Navigation

Panic disorder (panic attacks)

Panic disorder (panic attacks)

Someone with panic disorder has frequent and repeated episodes of something called panic attacks. These panic attacks are periods of intense fear in discomfort that something bad going to happen. These panic attacks can happen even in familiar places where no real threats exist. They usually come about suddenly in peak within the first 10 to 20 minutes but sometimes symptoms can last for an hour or more. People having a panic attack feel like there is some real threat or danger and we feel this way our bodies react accordingly write. This reaction can be so severe in so intense that some people having panic attacks feel as if they're having a heart attack or some other life-threatening illness when they're actually not.

A typical complaint during panic disorder (panic attacks) - is a headache, pain in the heart, shortness of breath, sweating chills and etc.

Panic disorder (panic attacks) symptoms

Symptoms that might come about during a panic attack are things like:

  • chest pain or discomfort
  • dizziness
  • fear of dying losing control or impending doom
  • feelings of choking detachment or unreality
  • nausea upset stomach numbness or tingling in the hands feet or face
  • palpitations which is like this feeling that your heart's pounding
  • shortness of breath
  • sweating chills or hot flashes and trembling

If you experience for more of any of these symptoms you might be diagnosed with the panic disorder. Unfortunately panic attacks cannot be predicted and often happen without any particular trigger being involved.

With that said it is important to have treated as soon as possible before the patient starts to avoid places where they have happened in the past, which is called avoidance, and this is where a patient that has had a panic attack before stops doing activities that they think triggered the panic attacks. For example if someone has a panic attack while they are in an elevator they might think that that elevator triggered the attack and so those start avoiding going on elevators. Although this might help temporarily with the fear of attack and loss of control, it makes normal daily life extremely difficult and does not usually even stop the attacks from happening. Along the same lines somebody might develop anxiety just thinking about the possibility of having a panic attack and this is called anticipatory anxiety. This can result in the person becoming a reclusive and choosing to endure it the attacks alone rather than in public where they think there is no chance of escape in slight chance of help. Sometimes this can lead to the development of a specific phobia called agoraphobia which is a fear of being in public are crowded spaces.

As we mentioned though the cause of each panic attack usually isn't linked to any specific trigger and the cause of having panic disorder in general is unknown. However, it has been found run in families, which hinted there being some sort of genetic component. Also about twice as many, women as men experience panic disorder that there has not been found to be any differences between ethnic economic or geographic backgrounds. Usually panic disorder starts in the patient's twenties and sometimes a stressful event comes before the disorder and triggers the first attack. However, usually there are not any specific events to associate with the attacks.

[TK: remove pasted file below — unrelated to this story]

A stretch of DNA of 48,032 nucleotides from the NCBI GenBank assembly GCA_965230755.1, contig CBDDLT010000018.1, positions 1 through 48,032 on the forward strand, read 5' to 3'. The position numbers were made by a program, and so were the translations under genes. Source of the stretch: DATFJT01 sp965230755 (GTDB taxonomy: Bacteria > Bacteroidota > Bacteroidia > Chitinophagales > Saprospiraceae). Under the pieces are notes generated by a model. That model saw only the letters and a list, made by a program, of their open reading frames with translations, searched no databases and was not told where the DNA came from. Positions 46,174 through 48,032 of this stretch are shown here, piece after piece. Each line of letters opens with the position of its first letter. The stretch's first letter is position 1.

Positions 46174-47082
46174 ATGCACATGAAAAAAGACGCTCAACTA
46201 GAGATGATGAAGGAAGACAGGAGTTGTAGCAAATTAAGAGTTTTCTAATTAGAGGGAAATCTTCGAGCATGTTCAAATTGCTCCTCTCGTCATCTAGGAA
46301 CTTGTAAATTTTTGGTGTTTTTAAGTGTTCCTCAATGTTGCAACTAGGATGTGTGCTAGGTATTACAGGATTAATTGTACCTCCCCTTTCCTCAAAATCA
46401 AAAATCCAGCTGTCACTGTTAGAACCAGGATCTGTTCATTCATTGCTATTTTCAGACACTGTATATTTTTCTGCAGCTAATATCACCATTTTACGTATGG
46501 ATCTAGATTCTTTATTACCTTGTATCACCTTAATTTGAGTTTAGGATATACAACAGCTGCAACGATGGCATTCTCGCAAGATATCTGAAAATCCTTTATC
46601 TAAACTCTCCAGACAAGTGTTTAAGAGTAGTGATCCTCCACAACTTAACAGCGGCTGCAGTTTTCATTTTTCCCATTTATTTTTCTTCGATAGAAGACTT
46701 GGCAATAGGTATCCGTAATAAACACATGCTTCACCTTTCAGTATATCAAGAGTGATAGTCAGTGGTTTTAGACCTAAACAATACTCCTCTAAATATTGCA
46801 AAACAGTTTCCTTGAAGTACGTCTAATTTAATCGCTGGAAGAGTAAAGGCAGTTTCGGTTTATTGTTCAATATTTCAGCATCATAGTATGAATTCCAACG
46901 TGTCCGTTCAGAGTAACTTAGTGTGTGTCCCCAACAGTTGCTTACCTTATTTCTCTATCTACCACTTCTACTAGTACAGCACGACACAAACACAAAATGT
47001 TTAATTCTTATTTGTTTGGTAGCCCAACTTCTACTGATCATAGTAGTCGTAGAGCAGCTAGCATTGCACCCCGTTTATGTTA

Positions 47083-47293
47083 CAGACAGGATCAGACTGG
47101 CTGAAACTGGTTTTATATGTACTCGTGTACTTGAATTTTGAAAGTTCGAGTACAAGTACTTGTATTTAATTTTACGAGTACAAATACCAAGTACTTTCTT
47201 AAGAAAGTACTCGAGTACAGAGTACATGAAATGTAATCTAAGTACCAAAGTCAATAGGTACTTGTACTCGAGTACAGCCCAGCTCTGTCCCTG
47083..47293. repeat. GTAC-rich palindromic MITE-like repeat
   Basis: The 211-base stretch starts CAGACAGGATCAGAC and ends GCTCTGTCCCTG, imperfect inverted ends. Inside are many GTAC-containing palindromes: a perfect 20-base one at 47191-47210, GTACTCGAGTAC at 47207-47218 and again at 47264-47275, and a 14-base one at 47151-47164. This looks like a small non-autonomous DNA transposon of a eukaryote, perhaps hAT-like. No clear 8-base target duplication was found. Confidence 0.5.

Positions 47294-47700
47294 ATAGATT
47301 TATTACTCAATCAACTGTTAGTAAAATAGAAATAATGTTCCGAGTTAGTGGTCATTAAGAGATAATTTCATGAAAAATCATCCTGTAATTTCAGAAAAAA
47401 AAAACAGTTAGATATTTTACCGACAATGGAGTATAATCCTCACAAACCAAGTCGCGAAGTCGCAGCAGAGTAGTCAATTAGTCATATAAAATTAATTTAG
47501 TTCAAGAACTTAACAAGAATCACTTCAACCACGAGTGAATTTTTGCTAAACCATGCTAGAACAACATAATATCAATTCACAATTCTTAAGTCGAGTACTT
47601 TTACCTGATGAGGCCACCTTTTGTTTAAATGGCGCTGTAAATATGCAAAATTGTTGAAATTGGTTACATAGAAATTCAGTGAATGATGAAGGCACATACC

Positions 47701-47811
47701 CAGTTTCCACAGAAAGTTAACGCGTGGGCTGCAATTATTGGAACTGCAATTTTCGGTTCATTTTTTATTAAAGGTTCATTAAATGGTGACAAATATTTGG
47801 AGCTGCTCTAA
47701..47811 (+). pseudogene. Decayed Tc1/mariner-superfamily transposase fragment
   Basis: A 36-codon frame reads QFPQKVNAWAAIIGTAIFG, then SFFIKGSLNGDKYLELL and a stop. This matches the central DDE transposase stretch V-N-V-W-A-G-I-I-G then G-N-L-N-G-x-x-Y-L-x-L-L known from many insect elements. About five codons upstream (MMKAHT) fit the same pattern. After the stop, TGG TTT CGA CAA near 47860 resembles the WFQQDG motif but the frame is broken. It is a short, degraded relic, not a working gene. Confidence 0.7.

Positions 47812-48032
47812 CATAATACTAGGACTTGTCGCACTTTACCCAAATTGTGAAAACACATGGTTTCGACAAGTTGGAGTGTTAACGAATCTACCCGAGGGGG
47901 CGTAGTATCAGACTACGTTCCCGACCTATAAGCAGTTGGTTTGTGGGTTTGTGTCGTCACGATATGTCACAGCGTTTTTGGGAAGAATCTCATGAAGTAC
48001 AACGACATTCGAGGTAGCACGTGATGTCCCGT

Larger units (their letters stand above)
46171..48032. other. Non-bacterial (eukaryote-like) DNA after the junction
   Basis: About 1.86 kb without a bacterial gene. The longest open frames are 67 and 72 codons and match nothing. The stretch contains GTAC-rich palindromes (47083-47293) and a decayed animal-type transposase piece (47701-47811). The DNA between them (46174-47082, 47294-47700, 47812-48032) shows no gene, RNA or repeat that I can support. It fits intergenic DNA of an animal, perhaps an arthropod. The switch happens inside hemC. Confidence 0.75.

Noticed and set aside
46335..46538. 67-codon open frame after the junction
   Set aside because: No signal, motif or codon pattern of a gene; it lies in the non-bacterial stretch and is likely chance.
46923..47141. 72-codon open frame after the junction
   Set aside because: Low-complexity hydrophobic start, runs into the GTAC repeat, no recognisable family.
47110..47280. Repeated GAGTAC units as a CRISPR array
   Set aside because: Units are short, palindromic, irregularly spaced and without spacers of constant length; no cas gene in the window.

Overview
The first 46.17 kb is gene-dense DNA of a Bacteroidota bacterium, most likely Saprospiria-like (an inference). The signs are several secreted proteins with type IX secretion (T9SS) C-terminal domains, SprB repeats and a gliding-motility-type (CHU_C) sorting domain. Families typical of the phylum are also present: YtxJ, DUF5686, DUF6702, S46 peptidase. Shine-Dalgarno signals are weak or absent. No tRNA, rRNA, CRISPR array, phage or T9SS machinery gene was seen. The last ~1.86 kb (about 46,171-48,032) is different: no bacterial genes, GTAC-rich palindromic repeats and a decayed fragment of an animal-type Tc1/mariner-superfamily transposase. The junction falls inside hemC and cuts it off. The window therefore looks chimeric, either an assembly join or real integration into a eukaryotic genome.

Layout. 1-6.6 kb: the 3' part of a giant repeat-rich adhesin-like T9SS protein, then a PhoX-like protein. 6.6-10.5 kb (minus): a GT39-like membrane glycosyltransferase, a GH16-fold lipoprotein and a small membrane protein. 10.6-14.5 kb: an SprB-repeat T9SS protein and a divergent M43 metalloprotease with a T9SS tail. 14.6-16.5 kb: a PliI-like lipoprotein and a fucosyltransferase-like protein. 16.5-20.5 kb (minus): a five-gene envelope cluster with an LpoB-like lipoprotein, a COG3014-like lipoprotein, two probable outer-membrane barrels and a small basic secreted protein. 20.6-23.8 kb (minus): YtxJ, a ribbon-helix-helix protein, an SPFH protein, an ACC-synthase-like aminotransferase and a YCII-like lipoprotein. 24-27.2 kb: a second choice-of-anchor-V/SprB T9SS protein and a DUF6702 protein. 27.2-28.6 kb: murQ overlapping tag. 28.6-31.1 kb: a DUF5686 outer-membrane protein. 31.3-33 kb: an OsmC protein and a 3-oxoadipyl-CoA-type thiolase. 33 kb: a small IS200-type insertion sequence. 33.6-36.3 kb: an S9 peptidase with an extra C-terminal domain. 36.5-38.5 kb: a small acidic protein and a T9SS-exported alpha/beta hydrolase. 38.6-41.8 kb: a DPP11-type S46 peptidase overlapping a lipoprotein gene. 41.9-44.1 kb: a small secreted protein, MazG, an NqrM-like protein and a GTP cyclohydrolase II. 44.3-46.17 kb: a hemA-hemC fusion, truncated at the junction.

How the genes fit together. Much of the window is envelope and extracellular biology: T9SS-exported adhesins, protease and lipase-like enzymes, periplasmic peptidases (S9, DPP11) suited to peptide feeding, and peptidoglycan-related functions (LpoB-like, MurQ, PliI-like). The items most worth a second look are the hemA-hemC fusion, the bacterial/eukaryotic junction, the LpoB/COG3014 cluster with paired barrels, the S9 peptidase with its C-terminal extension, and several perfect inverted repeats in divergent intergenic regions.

Panic disorder (panic attacks) treatment

Once it's been diagnosed by a mental health professional many patients will seek treatment and like most other mental disorders this involves either psychotherapy, medication or both, depending on what that particular patient responds best to.

Behavior therapy a form of psychotherapy is typically very effective and consists of five fundamentals when applied to panic disorder.

  1. In the first stage called the learning stage the patient learns about panic disorder including how to identify the symptoms they also go for the treatment plan.
  2. Then in the second stage, which called the monitoring stage. The patient will keep a diary to monitor the panic attacks in record in situations that might produce anxiety.
  3. In the third stage, called the breeding stage, they learn relaxation techniques to control breathing and help combat the physical reactions of a panic attack.
  4. The fourth stage is called rethinking where the therapist helps the patient change their beliefs about the physical symptoms from totally catastrophic to something more realistic and less harmful.
  5. And finally makes boasting stage with their purse helps the patient expose themselves to situations that cause frightening physical sensation and gradually increases the intensity levels so that the patient starts to feel more and more comfortable being around whatever it is that produces the anxiety and hopefully will reduce the likelihood of having a panic attack in the future.
Panic disorder (panic attacks) may require the appointment of homeopathic treatment.

Aside cognitive behavior therapy though they are also medications that can be Prescribed. If these are chosen antidepressants like selective serotonin reuptake inhibitors or SSRIs are the most commonly prescribed medications for panic attacks. In addition, anxiety medications can sometimes be prescribed like Benzodiazepines. Moreover, you will tend to have this calming and relaxing effect. Although these are typically less preferred since there's a higher risk of becoming dependent. Finally, anti-seizure medications can also be prescribed in very severe cases.

Overall, between these treatment options many patients that get appropriate psychiatric care can recover and return to normal activities.